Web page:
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Eastern Montana facts for kids

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Eastern Montana is a loosely defined region of Montana. Some definitions are more or less inclusive than others, ranging from the most inclusive, which would include the entire part of the state east of the Continental Divide, to the least inclusive, which places the beginning of "eastern" Montana roughly at or even east of Billings, Montana. The areas of Montana lying just east of the Continental Divide are often called Central Montana. A widely accepted definition of Eastern Montana is that it encompasses the eastern third of the state.

Parts of Eastern Montana are affected by the economic boom in the Bakken formation, the largest oil discovery in U.S. history.


The plains of eastern Montana were historically populated by Plains Indian tribes such as the Sioux, Blackfeet and Crow.

By the late 19th century, people of European descent set up homesteads in the region, and the Native Americans were mostly confined to Indian reservations as they were throughout Montana and the west. To this day, Eastern Montana has a proud Native American population.

Eastern Montana was the location of the Battle of the Little Bighorn.

Fort Peck Dam near Glasgow, Montana was a major project of the Public Works Administration, part of the New Deal. Construction of Fort Peck Dam started in 1933, and at its peak in July 1936 employed 10,546 workers. The dam, named for a 19th-century trading post, was completed in 1940, and began generating electricity in July 1943.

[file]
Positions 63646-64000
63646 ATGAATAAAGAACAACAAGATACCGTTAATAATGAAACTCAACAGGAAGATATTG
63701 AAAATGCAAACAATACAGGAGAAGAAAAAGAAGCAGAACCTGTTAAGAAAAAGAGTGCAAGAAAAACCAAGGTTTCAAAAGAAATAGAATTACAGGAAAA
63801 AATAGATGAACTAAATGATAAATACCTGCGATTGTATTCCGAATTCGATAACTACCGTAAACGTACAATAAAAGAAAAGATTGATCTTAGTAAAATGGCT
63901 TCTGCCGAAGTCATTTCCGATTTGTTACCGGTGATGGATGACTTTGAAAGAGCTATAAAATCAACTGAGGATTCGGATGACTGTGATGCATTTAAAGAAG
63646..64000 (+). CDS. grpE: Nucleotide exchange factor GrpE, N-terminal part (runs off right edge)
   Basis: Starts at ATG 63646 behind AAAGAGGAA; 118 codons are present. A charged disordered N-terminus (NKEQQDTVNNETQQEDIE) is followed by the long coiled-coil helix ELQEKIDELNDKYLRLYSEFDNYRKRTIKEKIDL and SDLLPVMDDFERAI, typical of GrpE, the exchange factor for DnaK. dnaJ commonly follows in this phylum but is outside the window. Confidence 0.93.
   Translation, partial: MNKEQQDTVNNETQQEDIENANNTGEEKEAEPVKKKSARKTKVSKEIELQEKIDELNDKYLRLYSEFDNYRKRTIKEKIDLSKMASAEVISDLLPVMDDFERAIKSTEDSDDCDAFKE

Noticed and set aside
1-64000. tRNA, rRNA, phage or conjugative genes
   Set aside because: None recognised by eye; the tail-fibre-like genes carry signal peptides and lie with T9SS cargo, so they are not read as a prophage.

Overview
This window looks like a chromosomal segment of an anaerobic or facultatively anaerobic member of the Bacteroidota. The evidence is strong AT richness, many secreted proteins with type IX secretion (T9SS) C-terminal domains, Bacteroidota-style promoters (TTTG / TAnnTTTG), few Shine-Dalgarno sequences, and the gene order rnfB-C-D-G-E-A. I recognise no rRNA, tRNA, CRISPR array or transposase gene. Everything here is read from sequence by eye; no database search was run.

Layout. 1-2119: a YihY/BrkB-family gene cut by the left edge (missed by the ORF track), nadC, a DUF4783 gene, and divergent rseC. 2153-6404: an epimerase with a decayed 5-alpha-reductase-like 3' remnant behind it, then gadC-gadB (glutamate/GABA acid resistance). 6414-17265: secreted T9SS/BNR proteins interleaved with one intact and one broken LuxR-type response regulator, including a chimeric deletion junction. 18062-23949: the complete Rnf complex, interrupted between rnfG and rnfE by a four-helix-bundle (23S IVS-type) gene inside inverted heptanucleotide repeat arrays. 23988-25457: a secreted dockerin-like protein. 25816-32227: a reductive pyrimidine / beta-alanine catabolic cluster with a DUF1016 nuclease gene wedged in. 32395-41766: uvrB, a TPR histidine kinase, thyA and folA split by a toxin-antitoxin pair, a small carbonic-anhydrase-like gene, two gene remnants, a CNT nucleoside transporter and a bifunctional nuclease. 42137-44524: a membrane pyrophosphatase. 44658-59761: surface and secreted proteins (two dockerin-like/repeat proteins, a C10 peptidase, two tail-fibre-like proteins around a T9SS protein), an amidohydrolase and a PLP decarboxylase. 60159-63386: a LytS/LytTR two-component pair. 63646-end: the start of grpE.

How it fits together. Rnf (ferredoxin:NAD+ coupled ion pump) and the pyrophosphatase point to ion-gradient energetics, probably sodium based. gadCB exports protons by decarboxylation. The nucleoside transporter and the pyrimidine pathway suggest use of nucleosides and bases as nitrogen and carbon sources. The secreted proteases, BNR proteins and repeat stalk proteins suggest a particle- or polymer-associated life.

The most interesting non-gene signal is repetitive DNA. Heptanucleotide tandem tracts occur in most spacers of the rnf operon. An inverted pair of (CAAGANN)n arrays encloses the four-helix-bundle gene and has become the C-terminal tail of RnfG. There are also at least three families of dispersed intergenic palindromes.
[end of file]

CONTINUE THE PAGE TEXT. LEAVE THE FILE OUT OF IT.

Geography, Biomes and Climate

Topography of the Charles M Russell National Wildlife Refuge - Montana - 2010
Charles M Russell National Wildlife Refuge - Montana - 2010

Eastern Montana has a semi-arid steppe climate with low precipitation that is to some extent countered by low evaporation rates. Typical precipitation is 10 to 20 inches (254.0 to 508.0 mm) mostly in the form of summer thunderstorms and snow, which can fall at any time of the year. Summers are short but hot and winters are long, cold and extremely variable. During some winters, such as 1925–26, 1930–31, 1960–61 and 1991–92, chinook winds descending from the Rockies cause frequent mild spells of 35 to 60 °F (1.7 to 15.6 °C) lasting up to several weeks. In contrast, other winters such as 1916–17, 1935–36, 1968–69 and 1978–79 see the westerly flow move further south and in this absence of chinooks, temperatures can stay below 0 °F or −17.8 °C for weeks at a time.

Though the prairie landscape of eastern Montana has traditionally been considered a part of the Great Plains, a recent (early 2010s) study has shown that, at least in some ways, the biomes of Eastern Montana have more in common and share more species with the Intermountain West scrub steppes and the Palouse of Eastern Washington than they have with the neighboring plains of The Dakotas. Some parts of eastern Montana, in areas most prone to drying chinooks, have near-desert conditions and scrub rather than grassland. Eastern Montana also has breaks and highlands that are widely forested, such as the Custer National Forest and areas around Fort Peck Lake, contrary to the almost completely treeless plains of the Midwest.


Eastern Montana was mostly settled by German and Scandinavian, especially Norwegian, settlers.

Cities in eastern Montana

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